Is Postage Too High? Well, Yeah, But…
March 29, 2024   Dave Lewis

It doesn’t take great industry insight to know that postage is going up and has been for quite a while.   When our current Postmaster General took the reins of the Postal Service in 2020, he shared his belief that postage prices had been held artificially low by a flawed rate cap mechanism and a self-serving mailing industry.  It did seem that postage increases had been modest for a few years.  So, was he correct?  Was postage too low?


In 2006, a one-ounce First-Class letter required one 41 cent Forever Stamp to mail.  14 years later, in 2020, when Mr. DeJoy joined the Postal Service, that same badly named Forever Stamp cost 55 cents, an increase of 34%.  During that same time, the overall cost of living had increased 28%.  Postage had indeed grown more than overall inflation.  Another cost measure, the price of paper had risen just 16.7% in the same time span.

Because this is a free newsletter, and I am not an economist, I am oversimplifying a bit – the price of a First-Class stamp is not an absolute measure of overall postage rates, and there are a variety of measures of the cost of living and paper prices.  That notwithstanding, I think these measures are close enough to conclude that mailers weren’t running out the door giggling, because they had gotten away with an unfairly great deal.  Postage had at least kept up with inflation, and then some.

“But wait, Dave,” the Postmaster General might say to me.  (Unlikely, but he might say that to me.)  “Regardless of competing price escalations, the Postal Service was bleeding money when I arrived because they weren’t charging enough to cover their costs.”

A surprising argument from a supply-side advocate, ergo: lower taxes generate greater tax revenues, and higher taxes vice versa.  The Postal Service was not losing its shirt because postage was too low.  I think it is fair to say that they were losing money because:

  • Congress heaped all kinds of non-operational costs on USPS as part of the PAEA “Postal Reform” bill of 2006 – pre-funded retirement, and health benefits, among others.
  • The Universal Service Obligation (USO) requires the Postal Service to provide all kinds of services that are money-losers by definition.
  • Congress (there they are again) forces USPS to keep open offices that serve no business purpose.
  • Very powerful labor unions keep continual pressure on operational costs.
  • The Postal Service is just not very efficient.

All those things are very hard to fix – but raising prices is easy.  You just have to do it.  And so, they did.

Since 2020 we have seen plenty of postage increases.  That same stamp that cost 41 cents in 2006 is 68 cents today, an increase of about 66% - and will likely cost 73 cents in July, bringing that overall increase since 2006 to 78%.  In this same period, the cost of living will have increased about 55%.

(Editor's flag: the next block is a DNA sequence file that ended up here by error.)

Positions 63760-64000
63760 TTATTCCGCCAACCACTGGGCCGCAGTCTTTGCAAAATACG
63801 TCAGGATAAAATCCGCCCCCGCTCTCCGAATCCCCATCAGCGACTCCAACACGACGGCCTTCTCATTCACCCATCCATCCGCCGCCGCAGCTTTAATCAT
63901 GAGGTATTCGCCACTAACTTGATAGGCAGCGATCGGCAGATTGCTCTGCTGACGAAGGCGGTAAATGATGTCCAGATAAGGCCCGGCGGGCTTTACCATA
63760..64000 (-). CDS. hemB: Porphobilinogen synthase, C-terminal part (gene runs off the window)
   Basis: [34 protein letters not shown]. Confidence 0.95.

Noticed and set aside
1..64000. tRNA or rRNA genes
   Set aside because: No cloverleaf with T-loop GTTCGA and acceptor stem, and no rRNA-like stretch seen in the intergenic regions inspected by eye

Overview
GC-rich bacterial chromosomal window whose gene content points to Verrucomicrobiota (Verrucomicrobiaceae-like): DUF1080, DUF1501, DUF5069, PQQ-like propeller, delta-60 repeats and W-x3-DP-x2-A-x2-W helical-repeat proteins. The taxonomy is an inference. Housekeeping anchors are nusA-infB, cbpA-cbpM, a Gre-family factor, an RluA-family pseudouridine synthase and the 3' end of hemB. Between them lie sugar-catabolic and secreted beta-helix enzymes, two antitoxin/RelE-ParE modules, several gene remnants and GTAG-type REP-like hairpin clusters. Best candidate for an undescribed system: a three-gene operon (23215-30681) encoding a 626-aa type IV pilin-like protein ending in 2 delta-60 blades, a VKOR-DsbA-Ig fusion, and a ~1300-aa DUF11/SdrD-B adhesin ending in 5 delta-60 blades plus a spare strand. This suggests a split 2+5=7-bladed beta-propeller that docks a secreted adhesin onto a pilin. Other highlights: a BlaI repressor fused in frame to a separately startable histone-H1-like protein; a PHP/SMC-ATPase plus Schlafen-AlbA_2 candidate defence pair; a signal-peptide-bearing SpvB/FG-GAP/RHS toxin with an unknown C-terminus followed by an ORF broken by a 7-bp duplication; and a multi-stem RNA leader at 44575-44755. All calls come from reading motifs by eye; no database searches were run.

So, is postage too high?  Yeah.  But what are you going to do about it?

Very little marketing or fundraising worth doing is free.  Even when the media is free, like a posting on Facebook or Linked In, there is a requirement to keep it updated and timely – generally a significant investment in time or staff.  “Investment” is the operational word here.

Paid advertising on the web, by the way, has risen far faster than postage.

Return On Investment – ROI – requires investment…no I and you get no R.  Direct Mail continues to show the highest ROI in direct marketing among competing channels.  Direct mail has some unique advantages that other channels cannot provide:

  • Targetability – Direct mail allows you to target your best audience with precise and accurate lists.
  • Exclusivity – How many emails do you get a day?  How many ads do you see on the web?  Now, how many pieces of mail in the mailbox?  Your postal mail will at least get a glance.  The rest is up to you.
  • Tactile impressions – People like touching stuff.

I could go on.  You need the mail, and you know it.  Fundraising in particular has no way of replacing it.  So, it costs more.  Here are a couple things you might do:

  • Minimize waste – Clean your list.  There are a lot of tools – NCOA, ACS…and more.
  • Coordinate other channels – multichannel beats monochannel every time.
  •  Participate in Postal promotions.
  • Try the credit card trick – Ask your donors to kick in a couple extra bucks to help with the rising cost of postage.
  • Consider using Marketing Mail where you currently use First-Class, if allowable.

Yes, postage is too high, and the current PMG seems unlikely to take his foot off the gas for the next few years.  Still, direct mail remains an irreplaceable channel.  Mail smart, but for goodness sake, keep mailing.